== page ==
“Shake a leg” means to get started, rouse yourself, hurry up, get out of bed. It was explicitly defined that way in the New York Magazine in 1904, and is usually used as a command or request.
“Shake a leg” also means to dance. That meaning may have evolved from “shake a heel,” or “shake a foot,” which were 1660s terms meaning to dance. There are several examples from both US and UK sources from the mid 1800s that relate to dancing. One is from the Dubuque Democratic Herald, October 1863, in an advertisement for a local ball: “Nearly every man in town able to shake a leg has purchased a ticket.”
“Show a leg” is a similar phrase, meaning “make an appearance,” (usually by getting out of bed or at least poking your leg out) or, very occasionally, “hurry along.” Most reports say the phrase originated with the Royal Navy and that this was the order given to sailors to put a foot out of their hammocks and get up.
Another theory about “show a leg” derives from the fact that women were allowed on board Royal Navy ships in the 1800s. The order of “show a leg” was given so that a woman’s shapely leg could be distinguished from a sailor’s hairy leg.
An example of “show a leg” appeared in print in 1891. John Masefield (Poet Laureate) was a trainee mariner on HMS Conway and reported the full version of the morning call as:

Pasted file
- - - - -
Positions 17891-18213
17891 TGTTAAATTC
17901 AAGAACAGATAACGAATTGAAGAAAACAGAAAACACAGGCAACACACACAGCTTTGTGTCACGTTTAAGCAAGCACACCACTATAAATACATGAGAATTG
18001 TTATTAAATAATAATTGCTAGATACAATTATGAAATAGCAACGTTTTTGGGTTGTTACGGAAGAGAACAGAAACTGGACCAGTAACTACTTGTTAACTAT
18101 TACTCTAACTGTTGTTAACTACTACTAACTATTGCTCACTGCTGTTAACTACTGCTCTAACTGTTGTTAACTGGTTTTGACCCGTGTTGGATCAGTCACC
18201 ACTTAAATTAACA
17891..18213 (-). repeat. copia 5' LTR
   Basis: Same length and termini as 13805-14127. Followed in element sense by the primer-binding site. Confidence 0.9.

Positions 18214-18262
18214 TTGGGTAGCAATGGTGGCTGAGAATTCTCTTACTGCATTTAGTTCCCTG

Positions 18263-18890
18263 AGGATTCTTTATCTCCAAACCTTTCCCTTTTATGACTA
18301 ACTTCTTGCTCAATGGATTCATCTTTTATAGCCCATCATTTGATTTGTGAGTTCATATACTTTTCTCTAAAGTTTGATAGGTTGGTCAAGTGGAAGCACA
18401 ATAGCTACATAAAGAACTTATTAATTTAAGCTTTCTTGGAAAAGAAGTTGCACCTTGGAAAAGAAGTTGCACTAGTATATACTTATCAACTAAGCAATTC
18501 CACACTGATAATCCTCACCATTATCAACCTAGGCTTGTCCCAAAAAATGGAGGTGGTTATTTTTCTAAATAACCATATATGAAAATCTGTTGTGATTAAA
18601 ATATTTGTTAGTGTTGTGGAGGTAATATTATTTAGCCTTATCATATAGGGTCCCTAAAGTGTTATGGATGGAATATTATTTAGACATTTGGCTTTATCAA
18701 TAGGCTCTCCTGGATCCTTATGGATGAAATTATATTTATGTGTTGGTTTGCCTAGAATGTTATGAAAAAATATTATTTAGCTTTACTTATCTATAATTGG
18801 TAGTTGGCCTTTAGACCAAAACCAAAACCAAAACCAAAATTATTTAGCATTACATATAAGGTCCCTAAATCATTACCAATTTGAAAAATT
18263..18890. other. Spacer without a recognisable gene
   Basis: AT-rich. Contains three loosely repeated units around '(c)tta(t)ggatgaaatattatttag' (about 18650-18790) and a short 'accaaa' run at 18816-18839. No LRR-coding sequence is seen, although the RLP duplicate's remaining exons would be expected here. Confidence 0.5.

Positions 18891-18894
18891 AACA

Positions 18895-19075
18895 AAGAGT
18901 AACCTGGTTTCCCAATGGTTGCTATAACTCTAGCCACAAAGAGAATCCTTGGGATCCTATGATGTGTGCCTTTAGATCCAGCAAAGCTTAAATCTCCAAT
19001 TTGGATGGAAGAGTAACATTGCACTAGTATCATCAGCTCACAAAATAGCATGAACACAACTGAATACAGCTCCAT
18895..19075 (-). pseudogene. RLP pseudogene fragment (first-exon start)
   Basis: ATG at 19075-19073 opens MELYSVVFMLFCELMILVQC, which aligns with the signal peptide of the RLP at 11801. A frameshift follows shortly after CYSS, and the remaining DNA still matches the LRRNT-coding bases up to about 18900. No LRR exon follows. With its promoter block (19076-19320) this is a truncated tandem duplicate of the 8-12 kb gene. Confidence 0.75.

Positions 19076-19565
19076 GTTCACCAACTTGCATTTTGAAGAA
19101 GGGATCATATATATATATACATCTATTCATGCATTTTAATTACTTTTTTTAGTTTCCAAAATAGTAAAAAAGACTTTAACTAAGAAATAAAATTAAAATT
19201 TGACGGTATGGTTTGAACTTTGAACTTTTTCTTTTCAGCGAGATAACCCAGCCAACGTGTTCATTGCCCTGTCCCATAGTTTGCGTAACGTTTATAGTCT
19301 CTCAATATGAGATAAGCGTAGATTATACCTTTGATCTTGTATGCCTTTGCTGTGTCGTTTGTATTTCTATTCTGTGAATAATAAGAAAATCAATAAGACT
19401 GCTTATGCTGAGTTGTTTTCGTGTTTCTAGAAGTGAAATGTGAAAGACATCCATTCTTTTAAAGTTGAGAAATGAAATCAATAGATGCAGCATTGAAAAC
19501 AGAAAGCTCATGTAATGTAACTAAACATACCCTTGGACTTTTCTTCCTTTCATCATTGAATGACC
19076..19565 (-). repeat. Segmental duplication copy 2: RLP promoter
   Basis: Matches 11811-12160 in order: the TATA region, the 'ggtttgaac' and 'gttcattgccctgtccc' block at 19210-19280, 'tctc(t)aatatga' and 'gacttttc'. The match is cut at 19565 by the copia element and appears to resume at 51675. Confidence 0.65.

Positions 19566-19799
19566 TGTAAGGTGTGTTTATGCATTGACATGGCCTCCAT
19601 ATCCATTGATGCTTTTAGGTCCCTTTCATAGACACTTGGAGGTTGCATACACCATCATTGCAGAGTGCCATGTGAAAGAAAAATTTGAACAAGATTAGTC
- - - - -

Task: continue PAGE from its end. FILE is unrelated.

“Heave out, heave out, heave out, heave out! Away!
Come all you sleepers, Hey!
Show a leg and put a stocking on it.”
Here is an earlier example, from Cuthbert Bede, in The Adventures of Mr. Verdant Green, 1854:
“I would answer Robert when he hammered at the door; but, instead of getting up, I would knock my boots against the floor… But that wretch of a Robert was too old a bird to be caught with this dodge; so he used to sing out, ‘You must show a leg, sir!’ and he kept on hammering at the door till I did.”
Though “shake a leg” and “show a leg” are both used sometimes to mean “hurry up,” the two phrases don’t appear to be related.
There is a theory that the origin of “shake a leg” comes from the American Civil War. Supposedly, after a battle, when stretcher-bearers were out in the field collecting the wounded, they would shake a leg or arm of a victim to see if he responded, thus learning whether he was alive or dead. It’s an imaginative story, but there’s no proof that it’s true.
“Shake a Leg” is also a song, by Roll Deep. It was a song my mother sang, too, and it always meant “hurry up!”